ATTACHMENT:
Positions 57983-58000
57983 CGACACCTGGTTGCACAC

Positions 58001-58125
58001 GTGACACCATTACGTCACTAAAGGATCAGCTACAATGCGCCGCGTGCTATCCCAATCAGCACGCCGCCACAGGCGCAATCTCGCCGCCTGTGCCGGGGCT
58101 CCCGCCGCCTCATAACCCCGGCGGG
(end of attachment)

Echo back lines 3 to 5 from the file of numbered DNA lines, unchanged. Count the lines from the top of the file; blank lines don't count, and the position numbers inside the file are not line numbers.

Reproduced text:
Positions 58001-58125
58001 GTGACACCATTACGTCACTAAAGGATCAGCTACAATGCGCCGCGTGCTATCCCAATCAGCACGCCGCCACAGGCGCAATCTCGCCGCCTGTGCCGGGGCT
58101 CCCGCCGCCTCATAACCCCGGCGGG